USA | Nuclear Regulators Question Plants’ Safety Preparations

Posted on June 15, 2011



ROCKVILLE, Md.—U.S. nuclear-safety regulators on Wednesday questioned whether nuclear-plant operators are prepared to deal with a lengthy power outage or a natural disaster such as led to a meltdown at a nuclear complex in Japan.

Nuclear Regulatory Commission Chairman Gregory Jaczko, during an NRC meeting here, questioned why the U.S. isn’t better prepared to deal with the loss of power at a nuclear facility. In Japan, the cooling systems at the Fukushima Daiichi nuclear-power complex lost power for hours following a devastating earthquake and tsunami in March, leading to a partial meltdown and radiation releases from the complex.

Mr. Jaczko said U.S. plants are now able to cope with a complete loss of power for four to eight hours and said there was “pretty clear and obvious evidence that that is not sufficient—and that evidence has been there before Fukushima Daiichi.”

“Much of what happened at Daiichi was not new,” Mr. Jaczko said. “None of those things were unknown phenomena.”

Another commissioner, George Apostolakis, also said he was “a little perplexed” at why the ability to cope with power loss had not been extended.

“We are not omniscient,” responded Charlie Miller, a veteran NRC staffer who is heading a task force assigned to review U.S. nuclear-plant safety in light of the Fukushima disaster. He said NRC staff is ready to make changes.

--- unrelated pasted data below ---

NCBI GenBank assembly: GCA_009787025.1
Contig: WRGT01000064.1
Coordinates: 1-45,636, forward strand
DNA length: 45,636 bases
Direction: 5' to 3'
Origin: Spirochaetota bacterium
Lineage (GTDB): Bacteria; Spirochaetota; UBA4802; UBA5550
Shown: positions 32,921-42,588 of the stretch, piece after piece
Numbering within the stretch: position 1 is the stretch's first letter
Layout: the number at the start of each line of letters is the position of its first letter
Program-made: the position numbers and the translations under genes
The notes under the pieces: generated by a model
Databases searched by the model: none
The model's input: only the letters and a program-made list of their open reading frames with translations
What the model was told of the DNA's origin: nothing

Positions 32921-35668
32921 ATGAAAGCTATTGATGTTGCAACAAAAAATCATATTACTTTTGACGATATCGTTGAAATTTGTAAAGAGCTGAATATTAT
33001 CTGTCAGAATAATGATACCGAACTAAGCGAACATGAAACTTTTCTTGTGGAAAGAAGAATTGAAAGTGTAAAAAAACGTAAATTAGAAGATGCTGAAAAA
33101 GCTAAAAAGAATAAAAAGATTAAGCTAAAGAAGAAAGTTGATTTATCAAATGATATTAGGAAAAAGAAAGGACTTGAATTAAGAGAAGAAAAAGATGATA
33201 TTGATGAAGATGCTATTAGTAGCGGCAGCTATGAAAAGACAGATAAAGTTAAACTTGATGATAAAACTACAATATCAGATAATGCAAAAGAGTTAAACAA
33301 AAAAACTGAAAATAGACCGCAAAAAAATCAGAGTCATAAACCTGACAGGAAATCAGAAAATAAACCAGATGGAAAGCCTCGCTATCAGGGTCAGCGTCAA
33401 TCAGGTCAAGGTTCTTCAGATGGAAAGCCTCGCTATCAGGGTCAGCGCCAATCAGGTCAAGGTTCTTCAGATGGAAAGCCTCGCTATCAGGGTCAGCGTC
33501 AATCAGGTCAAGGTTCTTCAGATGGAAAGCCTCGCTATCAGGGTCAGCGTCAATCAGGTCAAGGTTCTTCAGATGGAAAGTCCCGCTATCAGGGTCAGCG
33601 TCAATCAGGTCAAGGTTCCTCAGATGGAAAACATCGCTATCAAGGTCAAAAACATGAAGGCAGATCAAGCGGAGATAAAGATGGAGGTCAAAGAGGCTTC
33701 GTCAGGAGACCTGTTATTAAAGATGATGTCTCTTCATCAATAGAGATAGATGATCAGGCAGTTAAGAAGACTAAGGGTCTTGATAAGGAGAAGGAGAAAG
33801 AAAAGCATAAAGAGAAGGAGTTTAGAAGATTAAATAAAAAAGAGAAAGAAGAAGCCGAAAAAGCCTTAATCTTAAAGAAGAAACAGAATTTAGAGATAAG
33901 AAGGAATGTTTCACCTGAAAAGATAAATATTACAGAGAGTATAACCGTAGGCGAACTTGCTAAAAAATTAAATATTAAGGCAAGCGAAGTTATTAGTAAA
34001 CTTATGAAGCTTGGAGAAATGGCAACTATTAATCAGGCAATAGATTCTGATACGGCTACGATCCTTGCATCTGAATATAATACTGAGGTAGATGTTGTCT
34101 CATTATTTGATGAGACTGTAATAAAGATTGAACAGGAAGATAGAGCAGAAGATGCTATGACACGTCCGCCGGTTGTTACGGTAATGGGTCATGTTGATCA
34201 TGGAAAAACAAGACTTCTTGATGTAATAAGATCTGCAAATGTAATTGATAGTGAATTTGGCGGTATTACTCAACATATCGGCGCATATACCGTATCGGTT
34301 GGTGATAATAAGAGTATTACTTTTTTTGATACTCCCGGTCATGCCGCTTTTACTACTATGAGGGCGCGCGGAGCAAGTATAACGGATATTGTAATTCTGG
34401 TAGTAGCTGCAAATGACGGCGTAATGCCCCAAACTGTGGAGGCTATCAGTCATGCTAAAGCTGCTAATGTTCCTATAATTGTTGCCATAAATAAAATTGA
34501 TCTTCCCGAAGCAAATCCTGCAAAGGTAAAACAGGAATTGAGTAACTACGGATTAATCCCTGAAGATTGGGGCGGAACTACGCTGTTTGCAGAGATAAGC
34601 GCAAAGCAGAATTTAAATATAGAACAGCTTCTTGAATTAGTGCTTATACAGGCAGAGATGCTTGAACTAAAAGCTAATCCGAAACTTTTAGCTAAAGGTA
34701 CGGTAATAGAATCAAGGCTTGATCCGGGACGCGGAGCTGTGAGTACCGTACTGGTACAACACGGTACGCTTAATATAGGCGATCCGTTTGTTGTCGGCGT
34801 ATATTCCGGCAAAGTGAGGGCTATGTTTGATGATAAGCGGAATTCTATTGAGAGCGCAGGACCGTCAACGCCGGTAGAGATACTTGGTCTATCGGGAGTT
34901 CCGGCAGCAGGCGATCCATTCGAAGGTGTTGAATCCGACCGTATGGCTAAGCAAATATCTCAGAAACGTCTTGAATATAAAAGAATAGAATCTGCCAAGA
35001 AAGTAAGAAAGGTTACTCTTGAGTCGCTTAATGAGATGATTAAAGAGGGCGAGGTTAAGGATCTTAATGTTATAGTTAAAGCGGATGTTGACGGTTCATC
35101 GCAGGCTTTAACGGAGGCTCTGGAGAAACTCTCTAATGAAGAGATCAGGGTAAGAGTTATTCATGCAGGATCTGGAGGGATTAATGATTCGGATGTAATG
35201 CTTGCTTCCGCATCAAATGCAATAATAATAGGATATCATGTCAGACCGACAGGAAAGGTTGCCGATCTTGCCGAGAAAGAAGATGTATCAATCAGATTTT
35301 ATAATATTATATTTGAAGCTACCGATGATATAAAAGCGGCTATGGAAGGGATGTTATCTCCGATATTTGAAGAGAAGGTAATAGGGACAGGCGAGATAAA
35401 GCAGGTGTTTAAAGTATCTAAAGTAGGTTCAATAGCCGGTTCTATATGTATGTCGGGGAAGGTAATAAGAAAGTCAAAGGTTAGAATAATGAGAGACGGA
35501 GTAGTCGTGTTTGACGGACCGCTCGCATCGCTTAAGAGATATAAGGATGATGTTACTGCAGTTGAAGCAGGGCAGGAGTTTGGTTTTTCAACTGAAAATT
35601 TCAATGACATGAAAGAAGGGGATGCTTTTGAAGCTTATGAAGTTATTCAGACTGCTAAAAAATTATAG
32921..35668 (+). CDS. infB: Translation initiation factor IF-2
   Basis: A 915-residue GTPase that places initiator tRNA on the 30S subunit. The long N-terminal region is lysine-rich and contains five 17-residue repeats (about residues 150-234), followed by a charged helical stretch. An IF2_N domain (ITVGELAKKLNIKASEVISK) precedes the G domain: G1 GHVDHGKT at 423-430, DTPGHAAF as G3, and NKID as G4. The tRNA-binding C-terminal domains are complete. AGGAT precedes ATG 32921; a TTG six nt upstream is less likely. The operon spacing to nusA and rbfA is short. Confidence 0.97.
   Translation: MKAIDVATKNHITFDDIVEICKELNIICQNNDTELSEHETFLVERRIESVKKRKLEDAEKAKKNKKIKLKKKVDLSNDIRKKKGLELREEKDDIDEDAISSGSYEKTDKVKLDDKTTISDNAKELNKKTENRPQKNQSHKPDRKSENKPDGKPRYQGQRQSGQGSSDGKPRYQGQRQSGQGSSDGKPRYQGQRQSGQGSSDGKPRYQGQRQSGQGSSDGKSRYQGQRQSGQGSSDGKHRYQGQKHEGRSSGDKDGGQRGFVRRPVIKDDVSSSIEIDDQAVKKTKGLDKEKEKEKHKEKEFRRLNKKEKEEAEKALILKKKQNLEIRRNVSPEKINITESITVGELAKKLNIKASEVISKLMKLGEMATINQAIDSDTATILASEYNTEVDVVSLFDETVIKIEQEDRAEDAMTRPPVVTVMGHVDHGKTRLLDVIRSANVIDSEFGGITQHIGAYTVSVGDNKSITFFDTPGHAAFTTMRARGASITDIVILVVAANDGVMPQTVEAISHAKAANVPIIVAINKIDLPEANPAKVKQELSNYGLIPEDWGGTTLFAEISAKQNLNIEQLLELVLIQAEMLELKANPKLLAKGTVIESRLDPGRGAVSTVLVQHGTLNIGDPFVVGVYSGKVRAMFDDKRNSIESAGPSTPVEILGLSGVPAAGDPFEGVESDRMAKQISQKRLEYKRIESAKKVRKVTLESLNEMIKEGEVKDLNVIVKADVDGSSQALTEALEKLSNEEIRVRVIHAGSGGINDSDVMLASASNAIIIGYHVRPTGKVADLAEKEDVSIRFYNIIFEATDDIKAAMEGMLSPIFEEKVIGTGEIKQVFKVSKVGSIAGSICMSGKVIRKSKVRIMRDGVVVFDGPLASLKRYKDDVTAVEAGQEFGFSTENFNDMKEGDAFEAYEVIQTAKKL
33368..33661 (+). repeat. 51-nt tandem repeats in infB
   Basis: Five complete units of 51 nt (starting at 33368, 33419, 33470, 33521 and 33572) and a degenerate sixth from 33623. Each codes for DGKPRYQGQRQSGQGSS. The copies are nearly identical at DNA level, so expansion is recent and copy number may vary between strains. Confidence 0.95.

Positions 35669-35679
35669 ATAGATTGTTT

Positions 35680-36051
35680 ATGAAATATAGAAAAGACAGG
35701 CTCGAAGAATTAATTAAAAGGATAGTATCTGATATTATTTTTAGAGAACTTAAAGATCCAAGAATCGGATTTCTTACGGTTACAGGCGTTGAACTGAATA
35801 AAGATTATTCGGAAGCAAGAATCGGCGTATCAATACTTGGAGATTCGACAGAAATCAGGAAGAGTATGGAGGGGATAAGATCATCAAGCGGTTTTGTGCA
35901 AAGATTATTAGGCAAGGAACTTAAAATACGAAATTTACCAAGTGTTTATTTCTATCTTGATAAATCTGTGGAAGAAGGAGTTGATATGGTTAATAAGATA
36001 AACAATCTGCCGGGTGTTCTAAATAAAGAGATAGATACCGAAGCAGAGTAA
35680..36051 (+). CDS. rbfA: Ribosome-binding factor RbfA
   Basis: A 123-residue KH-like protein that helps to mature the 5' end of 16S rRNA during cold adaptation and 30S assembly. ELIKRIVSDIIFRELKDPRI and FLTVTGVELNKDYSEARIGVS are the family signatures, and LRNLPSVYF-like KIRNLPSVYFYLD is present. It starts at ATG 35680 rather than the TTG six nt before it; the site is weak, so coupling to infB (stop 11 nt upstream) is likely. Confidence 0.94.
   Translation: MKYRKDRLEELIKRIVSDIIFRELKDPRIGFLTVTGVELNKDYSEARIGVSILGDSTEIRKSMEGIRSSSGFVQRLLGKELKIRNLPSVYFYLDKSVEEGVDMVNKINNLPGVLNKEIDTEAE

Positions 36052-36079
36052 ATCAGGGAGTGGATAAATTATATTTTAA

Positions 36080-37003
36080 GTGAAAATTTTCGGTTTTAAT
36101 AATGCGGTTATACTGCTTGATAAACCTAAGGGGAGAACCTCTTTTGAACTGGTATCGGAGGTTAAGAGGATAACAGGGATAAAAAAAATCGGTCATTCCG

Mr. Miller pointed out a series of possible holes in the nuclear agency’s regime Wednesday, though agency officials reiterated that none of the problems poses an immediate safety risk.

Current rules for a blackout at a nuclear plant don’t fully account for a Fukushima-like scenario in which the plant loses both on-site and off-site power simultaneously, Mr. Miller said.

At Fukushima, an earthquake and tsunami knocked out both the outside power grid and on-site backup generators, hampering crucial cooling systems.

At some U.S. plants, vents designed to relieve pressure and avoid explosions inside a reactor building aren’t designed to be used during a prolonged blackout and might not function properly, Mr. Miller said.

“Depending on plant-specific design, it may be a challenge to open the vent path in a scenario like the Fukushima accident,” he said. He also said that agency inspectors aren’t required to inspect some vents.

Some emergency equipment that could be needed during a natural disaster isn’t required to be protected from a flood or earthquake and hasn’t always been properly maintained, Mr. Miller said.

On another issue, Mr. Miller said plant operators have developed plans for managing a severe accident on a voluntary basis, but they haven’t consistently implemented the agency’s guidelines for maintaining those plans. Meanwhile, he said, agency inspectors weren’t closely checking that operators were ready to execute the plans.

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